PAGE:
In Detroit Land
The true test of whether the demotion worked, whether it advanced Cholowski’s game, will be determined in September’s training camp and how Cholowski looks against other NHL players.
Earning a job on the Wings’ roster will not be easy, given the veteran depth at the position
Some good quotes in here from Cholowski. It’s never easy to be sent down to the minors, but it sounds like he has the right attitude about it.
So when fans get to see that collection of talent finally play together, it’s understandably exciting. It’s a reminder that all this waiting really should pay off someday.
This article is about that “someday.”
Max always does a good job, and this is a realistic look at what the team could look like in a few years. Obviously, projecting that far into the future involves making educated guesses, but with that caveat added, this makes sense.
Around the NHL
Two weeks after the madness, here we sit.
National Hockey League general managers will need to dig deeper, and jobless players may need to lower their asking prices, but there are still a few gems — or at least some worthy gambles and depth additions — to be unearthed from 2019’s UFA class after the July 1 frenzy.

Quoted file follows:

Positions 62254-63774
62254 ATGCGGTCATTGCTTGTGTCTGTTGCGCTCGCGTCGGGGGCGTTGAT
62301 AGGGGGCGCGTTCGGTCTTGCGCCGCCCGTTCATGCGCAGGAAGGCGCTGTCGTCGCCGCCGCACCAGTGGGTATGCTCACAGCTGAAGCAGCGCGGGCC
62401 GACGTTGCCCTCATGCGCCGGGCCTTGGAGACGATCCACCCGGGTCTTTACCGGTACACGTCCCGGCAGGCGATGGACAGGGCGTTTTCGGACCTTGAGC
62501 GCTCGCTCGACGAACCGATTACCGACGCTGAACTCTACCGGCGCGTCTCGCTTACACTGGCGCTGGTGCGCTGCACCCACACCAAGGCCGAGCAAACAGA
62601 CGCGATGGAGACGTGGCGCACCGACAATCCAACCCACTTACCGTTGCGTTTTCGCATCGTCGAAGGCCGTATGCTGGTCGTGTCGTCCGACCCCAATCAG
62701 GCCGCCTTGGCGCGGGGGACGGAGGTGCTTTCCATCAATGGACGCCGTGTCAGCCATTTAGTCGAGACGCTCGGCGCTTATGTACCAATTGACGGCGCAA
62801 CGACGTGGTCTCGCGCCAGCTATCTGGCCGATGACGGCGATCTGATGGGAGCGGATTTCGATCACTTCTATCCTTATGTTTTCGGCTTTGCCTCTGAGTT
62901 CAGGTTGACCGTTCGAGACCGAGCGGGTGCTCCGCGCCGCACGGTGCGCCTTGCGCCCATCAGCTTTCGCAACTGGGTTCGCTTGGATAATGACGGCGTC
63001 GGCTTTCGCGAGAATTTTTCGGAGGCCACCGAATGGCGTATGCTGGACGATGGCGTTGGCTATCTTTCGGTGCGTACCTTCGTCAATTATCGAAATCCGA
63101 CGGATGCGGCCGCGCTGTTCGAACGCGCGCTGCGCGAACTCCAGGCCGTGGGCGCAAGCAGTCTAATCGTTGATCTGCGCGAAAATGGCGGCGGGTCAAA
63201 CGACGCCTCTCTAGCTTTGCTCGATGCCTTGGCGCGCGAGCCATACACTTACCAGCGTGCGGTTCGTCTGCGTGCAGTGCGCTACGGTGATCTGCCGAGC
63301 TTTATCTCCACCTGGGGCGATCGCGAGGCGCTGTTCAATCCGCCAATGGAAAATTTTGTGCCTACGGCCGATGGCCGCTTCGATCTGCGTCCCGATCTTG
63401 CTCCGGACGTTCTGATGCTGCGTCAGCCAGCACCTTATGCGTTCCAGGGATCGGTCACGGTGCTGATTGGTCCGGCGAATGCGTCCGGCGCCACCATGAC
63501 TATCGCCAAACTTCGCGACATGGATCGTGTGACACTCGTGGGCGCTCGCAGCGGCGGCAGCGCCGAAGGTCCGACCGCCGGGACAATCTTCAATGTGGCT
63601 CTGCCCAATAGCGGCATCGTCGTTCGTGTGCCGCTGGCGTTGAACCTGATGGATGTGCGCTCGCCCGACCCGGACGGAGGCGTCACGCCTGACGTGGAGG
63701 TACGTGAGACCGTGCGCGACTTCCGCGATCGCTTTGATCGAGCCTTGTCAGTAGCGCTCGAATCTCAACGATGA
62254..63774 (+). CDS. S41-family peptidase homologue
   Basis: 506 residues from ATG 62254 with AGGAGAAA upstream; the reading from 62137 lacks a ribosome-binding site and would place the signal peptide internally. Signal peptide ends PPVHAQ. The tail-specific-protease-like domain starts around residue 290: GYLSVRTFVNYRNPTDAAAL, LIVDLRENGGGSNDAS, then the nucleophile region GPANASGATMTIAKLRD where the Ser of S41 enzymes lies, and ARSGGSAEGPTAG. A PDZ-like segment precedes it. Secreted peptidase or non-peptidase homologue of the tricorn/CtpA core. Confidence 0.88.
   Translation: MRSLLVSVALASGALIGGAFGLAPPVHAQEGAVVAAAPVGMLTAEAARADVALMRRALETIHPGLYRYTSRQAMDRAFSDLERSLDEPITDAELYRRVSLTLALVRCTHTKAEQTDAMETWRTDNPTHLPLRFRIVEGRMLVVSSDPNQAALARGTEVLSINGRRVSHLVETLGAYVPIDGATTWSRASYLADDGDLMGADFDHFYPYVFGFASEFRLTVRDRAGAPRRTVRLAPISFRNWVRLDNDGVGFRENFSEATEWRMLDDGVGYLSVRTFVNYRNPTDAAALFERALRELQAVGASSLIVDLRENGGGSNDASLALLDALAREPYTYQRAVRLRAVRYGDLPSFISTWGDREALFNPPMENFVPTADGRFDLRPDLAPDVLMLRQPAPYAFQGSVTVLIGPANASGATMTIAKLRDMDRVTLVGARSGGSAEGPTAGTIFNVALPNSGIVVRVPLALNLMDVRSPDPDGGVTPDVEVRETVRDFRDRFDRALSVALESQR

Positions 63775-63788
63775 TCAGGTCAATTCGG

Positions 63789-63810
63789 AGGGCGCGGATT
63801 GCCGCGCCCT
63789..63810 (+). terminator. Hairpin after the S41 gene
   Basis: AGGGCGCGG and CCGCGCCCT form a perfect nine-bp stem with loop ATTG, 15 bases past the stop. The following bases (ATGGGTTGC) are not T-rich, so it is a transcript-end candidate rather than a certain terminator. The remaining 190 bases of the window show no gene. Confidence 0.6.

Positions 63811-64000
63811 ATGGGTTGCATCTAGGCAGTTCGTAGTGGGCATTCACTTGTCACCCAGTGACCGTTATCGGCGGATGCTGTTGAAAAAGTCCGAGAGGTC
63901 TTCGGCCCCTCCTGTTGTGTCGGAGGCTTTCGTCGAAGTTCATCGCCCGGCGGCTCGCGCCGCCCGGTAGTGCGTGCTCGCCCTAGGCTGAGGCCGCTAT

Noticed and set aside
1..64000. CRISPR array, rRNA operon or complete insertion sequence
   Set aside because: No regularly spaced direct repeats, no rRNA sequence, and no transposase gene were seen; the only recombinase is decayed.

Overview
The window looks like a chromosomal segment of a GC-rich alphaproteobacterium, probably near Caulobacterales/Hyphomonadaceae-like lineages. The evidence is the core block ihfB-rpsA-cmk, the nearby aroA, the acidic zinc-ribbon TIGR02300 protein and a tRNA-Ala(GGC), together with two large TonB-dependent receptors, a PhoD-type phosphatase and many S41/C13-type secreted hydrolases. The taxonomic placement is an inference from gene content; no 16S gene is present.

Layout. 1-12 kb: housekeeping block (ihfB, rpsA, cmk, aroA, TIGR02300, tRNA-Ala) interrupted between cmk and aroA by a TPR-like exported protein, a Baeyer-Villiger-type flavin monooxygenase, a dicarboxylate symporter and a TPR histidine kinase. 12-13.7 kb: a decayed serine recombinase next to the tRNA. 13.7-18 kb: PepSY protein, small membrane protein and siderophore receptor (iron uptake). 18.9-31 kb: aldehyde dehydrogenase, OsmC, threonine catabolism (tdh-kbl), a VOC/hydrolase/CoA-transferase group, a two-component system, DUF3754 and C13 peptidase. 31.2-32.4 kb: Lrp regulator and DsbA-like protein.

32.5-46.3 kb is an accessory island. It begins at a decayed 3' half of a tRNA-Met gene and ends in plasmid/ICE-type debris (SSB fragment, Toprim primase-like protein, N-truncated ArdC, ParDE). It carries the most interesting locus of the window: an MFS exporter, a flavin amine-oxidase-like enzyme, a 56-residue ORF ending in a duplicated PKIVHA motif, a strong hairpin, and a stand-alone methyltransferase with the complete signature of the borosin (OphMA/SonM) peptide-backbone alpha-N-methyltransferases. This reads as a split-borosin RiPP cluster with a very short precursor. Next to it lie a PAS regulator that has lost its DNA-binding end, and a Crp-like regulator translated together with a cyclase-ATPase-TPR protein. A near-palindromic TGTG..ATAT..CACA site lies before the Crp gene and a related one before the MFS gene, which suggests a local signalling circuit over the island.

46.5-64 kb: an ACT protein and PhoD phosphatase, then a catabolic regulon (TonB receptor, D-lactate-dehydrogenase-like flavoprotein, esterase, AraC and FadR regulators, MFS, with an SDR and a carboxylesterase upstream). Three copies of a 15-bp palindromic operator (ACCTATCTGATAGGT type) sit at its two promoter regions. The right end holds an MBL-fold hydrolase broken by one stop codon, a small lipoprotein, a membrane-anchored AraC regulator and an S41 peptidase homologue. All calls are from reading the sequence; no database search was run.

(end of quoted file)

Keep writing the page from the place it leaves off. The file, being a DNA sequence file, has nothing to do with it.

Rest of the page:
We round up the rumours and assess the value of the free agents who are taking a more patient approach this summer (in some cases, that’s even by choice) and are still up for grabs a week in mid-July.
If Detroit was further ahead in the rebuild cycle, I would be calling about Gardiner, although there is the very big question of how well his back will hold up (which is addressed in the article). The injury aspect would make me very cautious of signing him. As it stands, I don’t think Detroit will be looking at anyone on this list, nor should they.
Today, we’re going to try to answer a pressing question: What’s the greatest first name in NHL history?
I’m going to stop right here and acknowledge that you’ve immediately got two thoughts going through your mind. The first is, “Wow, this is dumb. Slow news day, guys? You’re really going to post a whole article about hockey players with the same first names?” Surely you’re tempted to cut-and-paste that in the comment section right now.
The second thought involves you immediately coming up with ideas for names you think should be on the list. You’re already having the debate in your own head.
I get it. If I’m being honest, I feel the same way. This is dumb, and we’re doing it anyway. Embrace the cognitive dissonance.
For those of you with a subscription to The Athletic, this is a fun read. I won’t spoil it by telling you which “team” is judged to be the best, but I was a bit disappointed that Team Peter was only #16.
Also, there’s some bonus fun in which the first comment is someone doing what Sean jokingly suggests in the excerpted part, and a lot of people take it seriously.